Alder File Setup

Set Your Files Up For Success

 

Print facilities say their biggest challenges to printing great color come in customer files. No matter how well a printer manages color in-house, the settings used on inbound files will always affect the quality and color of the final output.

So how should print files be set up?

Most importantly: If you have a specific print shop you plan on working with, always follow their artwork guidelines for the best color results. Following a printer’s specs will reduce the pre-press time required to prep your file for printing, saving you time and money. A printer will tell you what they need to get the best results for their process.

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Color Management 101: Color Spaces

 

Color Basics

Color is dynamic. We all see it a little differently, because color is the physical response of the eye to light + the mental interpretation of those responses. This makes printing color accurately a bit tricky until one has a basic understanding of color space.

First, all color starts with light. The color of a physical object is the result of projected light reflecting off the object. Your eyes + brain interpret what gets reflected, and the result is the color you see. A red apple, for example, reflects red wavelengths of light and absorbs all others. You see the reflected red wavelengths. As ambient light decreases, colors appear to fade because there is less light and, therefore, less color.

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Color Management 101 - Printer Consistency

Color Management 101: Printer Consistency

 

Let’s be honest, no printing device is truly consistent. Print variance is inevitable. While minor variation over the course of weeks is normal, what you should be concerned with is either a sudden change outside the normal variation or a slow degradation over time. Some variation is mechanical in nature, like a print head getting clogged, and some variation comes from external variables such as temperature and humidity.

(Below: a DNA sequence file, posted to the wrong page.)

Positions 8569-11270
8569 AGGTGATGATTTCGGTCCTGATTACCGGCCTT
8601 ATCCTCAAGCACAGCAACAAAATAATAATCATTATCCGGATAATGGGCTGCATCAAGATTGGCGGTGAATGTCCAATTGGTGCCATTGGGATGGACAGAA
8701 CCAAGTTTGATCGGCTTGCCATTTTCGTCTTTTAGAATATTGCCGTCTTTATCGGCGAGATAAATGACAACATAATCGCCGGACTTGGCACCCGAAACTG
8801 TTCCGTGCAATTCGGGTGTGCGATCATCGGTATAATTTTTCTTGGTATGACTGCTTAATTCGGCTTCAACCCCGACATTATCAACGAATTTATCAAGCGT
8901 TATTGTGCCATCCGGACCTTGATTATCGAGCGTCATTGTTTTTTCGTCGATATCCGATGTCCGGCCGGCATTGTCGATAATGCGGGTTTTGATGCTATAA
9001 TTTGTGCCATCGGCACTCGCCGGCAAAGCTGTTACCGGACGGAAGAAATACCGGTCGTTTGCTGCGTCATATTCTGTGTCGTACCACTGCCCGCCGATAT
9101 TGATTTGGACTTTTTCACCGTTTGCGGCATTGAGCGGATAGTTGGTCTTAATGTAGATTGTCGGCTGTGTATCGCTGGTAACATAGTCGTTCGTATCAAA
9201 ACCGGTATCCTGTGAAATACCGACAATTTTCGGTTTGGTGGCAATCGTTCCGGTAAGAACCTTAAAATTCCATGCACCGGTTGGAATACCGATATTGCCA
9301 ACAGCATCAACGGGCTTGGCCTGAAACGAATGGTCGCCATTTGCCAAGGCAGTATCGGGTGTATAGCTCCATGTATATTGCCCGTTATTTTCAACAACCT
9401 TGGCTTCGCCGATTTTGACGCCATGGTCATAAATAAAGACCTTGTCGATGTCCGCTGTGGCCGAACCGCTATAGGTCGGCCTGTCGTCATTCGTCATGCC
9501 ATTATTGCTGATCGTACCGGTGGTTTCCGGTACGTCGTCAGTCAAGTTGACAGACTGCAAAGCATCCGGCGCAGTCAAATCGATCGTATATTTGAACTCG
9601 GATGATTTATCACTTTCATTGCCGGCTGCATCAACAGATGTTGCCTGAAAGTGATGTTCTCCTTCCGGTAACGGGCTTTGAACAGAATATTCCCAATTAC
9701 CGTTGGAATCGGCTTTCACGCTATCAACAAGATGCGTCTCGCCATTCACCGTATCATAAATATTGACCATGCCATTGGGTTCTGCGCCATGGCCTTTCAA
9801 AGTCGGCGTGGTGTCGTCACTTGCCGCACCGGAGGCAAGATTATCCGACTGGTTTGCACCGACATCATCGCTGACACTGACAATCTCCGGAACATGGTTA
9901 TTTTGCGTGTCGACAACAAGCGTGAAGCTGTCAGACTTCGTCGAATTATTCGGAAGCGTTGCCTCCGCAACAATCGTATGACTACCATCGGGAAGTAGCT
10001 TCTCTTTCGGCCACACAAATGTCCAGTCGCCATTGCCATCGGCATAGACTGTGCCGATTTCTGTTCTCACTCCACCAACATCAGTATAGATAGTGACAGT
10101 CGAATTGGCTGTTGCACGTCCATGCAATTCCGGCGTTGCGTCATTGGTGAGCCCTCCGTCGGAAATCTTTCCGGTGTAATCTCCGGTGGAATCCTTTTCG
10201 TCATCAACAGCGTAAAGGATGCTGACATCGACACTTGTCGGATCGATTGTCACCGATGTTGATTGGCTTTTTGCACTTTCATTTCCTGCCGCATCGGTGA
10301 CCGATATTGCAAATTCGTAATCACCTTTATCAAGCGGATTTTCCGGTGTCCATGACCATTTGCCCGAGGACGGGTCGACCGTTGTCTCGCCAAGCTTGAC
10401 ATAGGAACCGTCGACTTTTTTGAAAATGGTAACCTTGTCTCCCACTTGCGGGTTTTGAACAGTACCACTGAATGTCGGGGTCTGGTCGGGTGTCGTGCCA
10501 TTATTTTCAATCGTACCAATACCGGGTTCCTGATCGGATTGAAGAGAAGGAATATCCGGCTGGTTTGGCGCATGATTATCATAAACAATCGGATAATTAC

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Color Management - Process Control

Color Management 101: Process Control

 

When was the last time you spent hours selecting colors on your screen for a project to then send it to print and have your colors come out looking totally different? Color management is the key to keeping your color consistent. Companies who invest in managing their color workflows will quickly reap the benefits of accurate color, less waste and higher productivity!  
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What is a RIP and should you be printing with one?

 

What is a Raster Image Processor (RIP)

A computer and printer speak different languages. The computer language needs to be translated to the printer language so the final print matches what is on the computer screen. If you were to travel to China without knowing Chinese you would need a translator to communicate with the locals. If your artwork does not have a translator for its trip through the printer, the final result could be very unexpected and costly.

Technically speaking, a RIP is software used in a printing workflow. It produces a raster image also known as a bitmap from a page description language such as PostScript, Portable Document Format, XPS or another bitmap of higher or lower resolution than the output device. The bitmap is then sent to a printing device for output.

  • Quick Tip: What is the difference between raster and vector images?

    • Raster images are made of pixels and are a set resolution. Photographs and scans are raster images.